Red shirt petition nears 100,000 names

Red shirt petition nears 100,000 names

UDD, red shirt, Thaksin, Yingluck, protest, PAD
UDD, red shirt, Thaksin, Yingluck, protest, PAD

The red-shirt United Front for Democracy against Dictatorship (UDD) is nearing 100,000 signatures on its petition seeking the removal of Constitution Court judges who ordered the suspension of the charter amendment bill deliberation.

Red shirt supporters gather at the United Front for Democracy against Dictatorship rally at the Democracy Monument on Ratchadamnoen Avenue yesterday. The rally coincided with the 80th anniversary of the country’s switch from a system of absolute monarchy to constitutional monarchy. PAWAT LAPAISARNTAKSIN

Speaking during a red-shirt rally at the Democracy Monument on Ratchadamnoen Avenue Sunday, UDD chairwoman Tida Tawornseth said almost 100,000 people had signed the petition _ double the amount needed to launch impeachment proceedings against seven of the nine judges who voted for an injunction suspending parliamentary debate on the charter amendment bill.

By the time the rally ended late last night, the UDD will have gathered 100,000 signatures, Ms Tida predicted. She said UDD co-leaders would consider when to submit the petition to the Senate.

Sunday's red-shirt rally marked the 80th anniversary of the 1932 revolution which brought an end to Thailand's absolute monarchy, ushering in a constitutional monarchy.

Thousands of red shirts participated in the rally, with roads around the area closed. The rally's theme was "80 Years Without Democracy".

Several UDD leaders took turns to speak from the stage, including Weng Tojirakarn, Korkaew Pikulthong, Jatuporn Prompan and Worawuth Wichaidit.

Ms Tida told the crowd that the rally was symbolic of Thailand's path to democracy and a show of strength for people who are calling for full democracy.

She said the red shirts must encourage the people to take the baton from the Khanarassadorn, who staged the bloodless coup on June 24, 1932, that changed Thailand's administrative system to a constitutional monarchy.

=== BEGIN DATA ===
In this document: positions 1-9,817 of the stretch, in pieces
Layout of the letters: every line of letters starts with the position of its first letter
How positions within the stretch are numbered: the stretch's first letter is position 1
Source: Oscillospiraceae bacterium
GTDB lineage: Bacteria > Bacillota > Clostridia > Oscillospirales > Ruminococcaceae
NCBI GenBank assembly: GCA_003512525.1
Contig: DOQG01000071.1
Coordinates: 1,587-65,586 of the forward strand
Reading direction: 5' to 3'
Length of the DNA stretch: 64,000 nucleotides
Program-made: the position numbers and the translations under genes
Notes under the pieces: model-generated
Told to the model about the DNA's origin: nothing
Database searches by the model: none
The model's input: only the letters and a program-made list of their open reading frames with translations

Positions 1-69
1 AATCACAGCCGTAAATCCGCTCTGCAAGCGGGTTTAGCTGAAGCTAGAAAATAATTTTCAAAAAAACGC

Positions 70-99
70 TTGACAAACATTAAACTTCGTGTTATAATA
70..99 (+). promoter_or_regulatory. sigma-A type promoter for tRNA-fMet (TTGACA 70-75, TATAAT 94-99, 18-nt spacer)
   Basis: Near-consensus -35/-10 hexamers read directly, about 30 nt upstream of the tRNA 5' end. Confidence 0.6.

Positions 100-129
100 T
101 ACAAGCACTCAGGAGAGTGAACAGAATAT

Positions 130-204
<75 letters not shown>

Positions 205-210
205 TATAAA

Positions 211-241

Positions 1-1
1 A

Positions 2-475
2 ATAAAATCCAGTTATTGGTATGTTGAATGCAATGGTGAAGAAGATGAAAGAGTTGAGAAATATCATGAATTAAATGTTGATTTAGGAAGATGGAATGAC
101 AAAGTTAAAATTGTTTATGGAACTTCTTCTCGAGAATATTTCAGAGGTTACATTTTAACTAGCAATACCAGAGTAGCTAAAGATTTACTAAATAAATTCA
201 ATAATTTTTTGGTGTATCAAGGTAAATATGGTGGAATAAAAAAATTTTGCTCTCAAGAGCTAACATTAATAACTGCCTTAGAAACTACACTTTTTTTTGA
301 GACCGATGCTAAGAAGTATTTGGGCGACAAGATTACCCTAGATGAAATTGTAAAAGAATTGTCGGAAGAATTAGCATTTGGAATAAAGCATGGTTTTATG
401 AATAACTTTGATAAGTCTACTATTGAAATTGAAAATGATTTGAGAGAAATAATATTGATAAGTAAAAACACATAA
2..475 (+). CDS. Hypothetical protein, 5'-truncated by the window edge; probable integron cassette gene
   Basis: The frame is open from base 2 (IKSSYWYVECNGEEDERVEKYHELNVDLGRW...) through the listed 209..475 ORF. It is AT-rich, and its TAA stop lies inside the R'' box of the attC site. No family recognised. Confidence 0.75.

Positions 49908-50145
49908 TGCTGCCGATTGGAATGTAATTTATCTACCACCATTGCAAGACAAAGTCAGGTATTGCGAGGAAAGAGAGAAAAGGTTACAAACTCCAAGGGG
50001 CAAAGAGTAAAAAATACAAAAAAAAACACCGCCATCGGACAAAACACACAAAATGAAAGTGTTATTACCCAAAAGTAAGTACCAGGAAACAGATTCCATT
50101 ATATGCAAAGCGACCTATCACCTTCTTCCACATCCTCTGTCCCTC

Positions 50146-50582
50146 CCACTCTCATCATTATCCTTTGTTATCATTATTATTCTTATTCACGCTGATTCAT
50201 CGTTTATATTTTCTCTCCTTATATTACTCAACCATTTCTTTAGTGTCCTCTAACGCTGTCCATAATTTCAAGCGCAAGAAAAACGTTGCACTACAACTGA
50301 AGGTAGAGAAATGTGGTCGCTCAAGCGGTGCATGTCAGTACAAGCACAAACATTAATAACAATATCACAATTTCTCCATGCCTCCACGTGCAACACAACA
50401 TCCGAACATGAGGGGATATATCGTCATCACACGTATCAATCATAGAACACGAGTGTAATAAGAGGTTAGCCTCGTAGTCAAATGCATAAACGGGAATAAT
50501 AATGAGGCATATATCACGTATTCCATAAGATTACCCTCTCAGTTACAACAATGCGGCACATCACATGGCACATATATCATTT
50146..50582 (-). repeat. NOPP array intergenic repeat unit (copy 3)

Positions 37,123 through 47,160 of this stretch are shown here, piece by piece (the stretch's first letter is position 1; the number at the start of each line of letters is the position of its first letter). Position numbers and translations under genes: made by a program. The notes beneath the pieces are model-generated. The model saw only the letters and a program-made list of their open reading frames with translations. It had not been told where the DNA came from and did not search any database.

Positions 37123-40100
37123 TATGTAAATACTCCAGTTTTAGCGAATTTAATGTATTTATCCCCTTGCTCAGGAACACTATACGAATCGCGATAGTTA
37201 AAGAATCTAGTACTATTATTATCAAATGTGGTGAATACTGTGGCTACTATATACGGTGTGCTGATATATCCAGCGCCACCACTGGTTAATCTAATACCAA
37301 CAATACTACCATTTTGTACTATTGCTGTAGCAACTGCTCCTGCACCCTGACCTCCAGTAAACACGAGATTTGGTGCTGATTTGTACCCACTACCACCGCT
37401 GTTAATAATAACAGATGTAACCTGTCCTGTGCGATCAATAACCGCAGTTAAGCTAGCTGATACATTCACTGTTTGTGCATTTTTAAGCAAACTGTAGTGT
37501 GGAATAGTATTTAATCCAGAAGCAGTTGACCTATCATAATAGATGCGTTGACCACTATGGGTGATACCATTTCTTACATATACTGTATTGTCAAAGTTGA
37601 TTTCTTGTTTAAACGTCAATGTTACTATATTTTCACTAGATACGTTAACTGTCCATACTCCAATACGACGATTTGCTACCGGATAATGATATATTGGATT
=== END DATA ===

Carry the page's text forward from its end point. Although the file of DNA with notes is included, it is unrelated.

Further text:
The red shirts will carry on with the campaign until true democracy is achieved, Ms Tida said.

Mr Jatuporn said ousted prime minister Thaksin Shinawatra was travelling and would not phone in to address supporters during the Sunday rally.

He also said he would visit the Constitution Court today to demand an explanation as to why it had asked the Criminal Court to revoke his bail on terrorism charges. Mr Jatuporn insisted he had not violated the terms of the bail.

Mr Jatuporn secured bail after being charged with terrorism in connection with the 2010 red-shirt protests.

He faces the prospect of having his bail cancelled after speaking at a June 7 red shirt gathering outside parliament. The speech was deemed by the Office of the Constitution Court to be offensive to its judges.

Mr Jatuporn allegedly assailed the Constitution Court over its ruling to suspend the charter amendment bill.

Mr Jatuporn said the court had no authority to seek the bail cancellation because that should be the job of prosecutors. He said he planned to sue the court judges for taking the action.

But Constitution Court president Wasan Soypisudh said the judges had not initiated the request. He said it was filed with the Criminal Court by the Office of the Constitution Court, which acted of its own accord.


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